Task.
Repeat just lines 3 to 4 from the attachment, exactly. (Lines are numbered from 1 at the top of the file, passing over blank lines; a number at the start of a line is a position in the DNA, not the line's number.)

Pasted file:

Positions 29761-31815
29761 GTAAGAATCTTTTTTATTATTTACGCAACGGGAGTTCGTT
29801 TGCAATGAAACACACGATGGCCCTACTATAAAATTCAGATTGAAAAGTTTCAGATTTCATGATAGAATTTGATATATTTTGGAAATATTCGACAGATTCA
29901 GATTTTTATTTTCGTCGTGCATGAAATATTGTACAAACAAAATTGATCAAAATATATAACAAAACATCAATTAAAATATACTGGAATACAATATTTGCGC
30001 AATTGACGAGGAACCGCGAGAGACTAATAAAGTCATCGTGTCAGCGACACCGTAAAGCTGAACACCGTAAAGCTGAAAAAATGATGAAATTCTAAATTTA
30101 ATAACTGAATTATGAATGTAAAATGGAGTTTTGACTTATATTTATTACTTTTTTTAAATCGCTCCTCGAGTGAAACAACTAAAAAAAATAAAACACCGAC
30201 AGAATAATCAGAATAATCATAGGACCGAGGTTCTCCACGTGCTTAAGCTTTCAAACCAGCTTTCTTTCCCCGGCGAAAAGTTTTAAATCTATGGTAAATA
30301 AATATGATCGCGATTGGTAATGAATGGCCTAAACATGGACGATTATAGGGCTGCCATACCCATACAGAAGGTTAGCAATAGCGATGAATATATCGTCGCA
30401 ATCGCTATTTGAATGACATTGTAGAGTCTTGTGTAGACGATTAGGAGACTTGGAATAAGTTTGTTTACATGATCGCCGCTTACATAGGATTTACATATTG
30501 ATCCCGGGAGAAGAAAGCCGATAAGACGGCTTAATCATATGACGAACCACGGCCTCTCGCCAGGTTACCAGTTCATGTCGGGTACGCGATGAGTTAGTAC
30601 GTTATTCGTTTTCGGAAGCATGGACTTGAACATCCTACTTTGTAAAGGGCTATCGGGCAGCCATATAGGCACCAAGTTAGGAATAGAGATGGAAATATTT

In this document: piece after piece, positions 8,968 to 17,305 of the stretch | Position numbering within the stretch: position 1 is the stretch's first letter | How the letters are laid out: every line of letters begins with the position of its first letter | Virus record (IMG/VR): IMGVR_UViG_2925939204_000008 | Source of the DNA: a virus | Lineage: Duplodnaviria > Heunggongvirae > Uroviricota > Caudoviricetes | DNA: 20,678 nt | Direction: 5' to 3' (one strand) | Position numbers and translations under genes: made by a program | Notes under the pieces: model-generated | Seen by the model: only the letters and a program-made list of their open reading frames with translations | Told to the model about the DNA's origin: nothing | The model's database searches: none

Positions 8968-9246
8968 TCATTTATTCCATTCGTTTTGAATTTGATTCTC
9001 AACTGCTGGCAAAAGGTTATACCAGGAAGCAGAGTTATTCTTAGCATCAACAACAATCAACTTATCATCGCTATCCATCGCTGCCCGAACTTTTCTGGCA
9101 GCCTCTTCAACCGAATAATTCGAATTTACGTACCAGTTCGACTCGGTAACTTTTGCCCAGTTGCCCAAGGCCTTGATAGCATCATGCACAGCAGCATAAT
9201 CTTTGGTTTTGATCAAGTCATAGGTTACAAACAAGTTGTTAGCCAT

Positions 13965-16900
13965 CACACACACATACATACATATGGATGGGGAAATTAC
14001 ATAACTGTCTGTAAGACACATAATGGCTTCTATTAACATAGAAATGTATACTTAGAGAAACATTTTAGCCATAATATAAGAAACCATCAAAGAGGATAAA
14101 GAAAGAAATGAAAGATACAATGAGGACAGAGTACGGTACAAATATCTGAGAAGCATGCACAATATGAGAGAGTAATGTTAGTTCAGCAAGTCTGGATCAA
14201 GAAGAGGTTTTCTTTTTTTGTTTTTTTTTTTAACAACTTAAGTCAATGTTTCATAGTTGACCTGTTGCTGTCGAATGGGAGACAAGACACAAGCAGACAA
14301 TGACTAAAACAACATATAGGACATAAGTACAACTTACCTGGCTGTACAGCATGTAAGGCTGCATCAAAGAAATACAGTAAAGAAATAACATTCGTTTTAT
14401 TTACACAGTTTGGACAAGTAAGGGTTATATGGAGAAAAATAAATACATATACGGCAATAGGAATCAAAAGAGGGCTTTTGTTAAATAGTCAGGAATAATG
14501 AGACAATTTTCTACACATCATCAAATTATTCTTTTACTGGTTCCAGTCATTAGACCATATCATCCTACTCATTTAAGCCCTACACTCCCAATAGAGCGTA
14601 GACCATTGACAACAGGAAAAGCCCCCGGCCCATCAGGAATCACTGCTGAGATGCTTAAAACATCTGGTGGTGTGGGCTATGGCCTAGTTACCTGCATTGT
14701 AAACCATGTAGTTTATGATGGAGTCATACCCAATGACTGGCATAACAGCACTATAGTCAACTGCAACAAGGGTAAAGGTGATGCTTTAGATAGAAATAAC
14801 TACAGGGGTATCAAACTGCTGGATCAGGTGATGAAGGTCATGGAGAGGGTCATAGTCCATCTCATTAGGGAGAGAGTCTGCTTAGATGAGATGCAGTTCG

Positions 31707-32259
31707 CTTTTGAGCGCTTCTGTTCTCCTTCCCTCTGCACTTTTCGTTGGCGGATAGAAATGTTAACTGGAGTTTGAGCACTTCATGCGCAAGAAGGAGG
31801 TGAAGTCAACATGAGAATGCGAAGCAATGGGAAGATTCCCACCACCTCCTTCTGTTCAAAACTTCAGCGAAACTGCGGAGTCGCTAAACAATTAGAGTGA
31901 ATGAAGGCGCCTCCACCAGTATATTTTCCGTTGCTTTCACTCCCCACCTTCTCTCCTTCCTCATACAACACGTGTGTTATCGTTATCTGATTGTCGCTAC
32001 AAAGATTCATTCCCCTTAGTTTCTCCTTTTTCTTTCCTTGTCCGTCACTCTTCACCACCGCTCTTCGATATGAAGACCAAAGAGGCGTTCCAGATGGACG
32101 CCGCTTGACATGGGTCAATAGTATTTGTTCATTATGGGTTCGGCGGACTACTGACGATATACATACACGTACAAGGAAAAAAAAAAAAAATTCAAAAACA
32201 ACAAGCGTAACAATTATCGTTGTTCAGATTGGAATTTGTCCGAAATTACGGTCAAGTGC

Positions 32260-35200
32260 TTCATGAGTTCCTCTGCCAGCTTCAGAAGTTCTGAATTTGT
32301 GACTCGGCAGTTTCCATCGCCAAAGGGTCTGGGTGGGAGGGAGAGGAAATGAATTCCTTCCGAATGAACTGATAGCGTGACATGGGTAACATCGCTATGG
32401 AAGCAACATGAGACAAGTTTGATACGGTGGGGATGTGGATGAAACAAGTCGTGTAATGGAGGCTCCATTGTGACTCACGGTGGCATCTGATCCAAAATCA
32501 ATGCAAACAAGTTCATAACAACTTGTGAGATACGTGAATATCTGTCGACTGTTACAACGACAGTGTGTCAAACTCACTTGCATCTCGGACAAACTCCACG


29801 TGCAATGAAACACACGATGGCCCTACTATAAAATTCAGATTGAAAAGTTTCAGATTTCATGATAGAATTTGATATATTTTGGAAATATTCGACAGATTCA
29901 GATTTTTATTTTCGTCGTGCATGAAATATTGTACAAACAAAATTGATCAAAATATATAACAAAACATCAATTAAAATATACTGGAATACAATATTTGCGC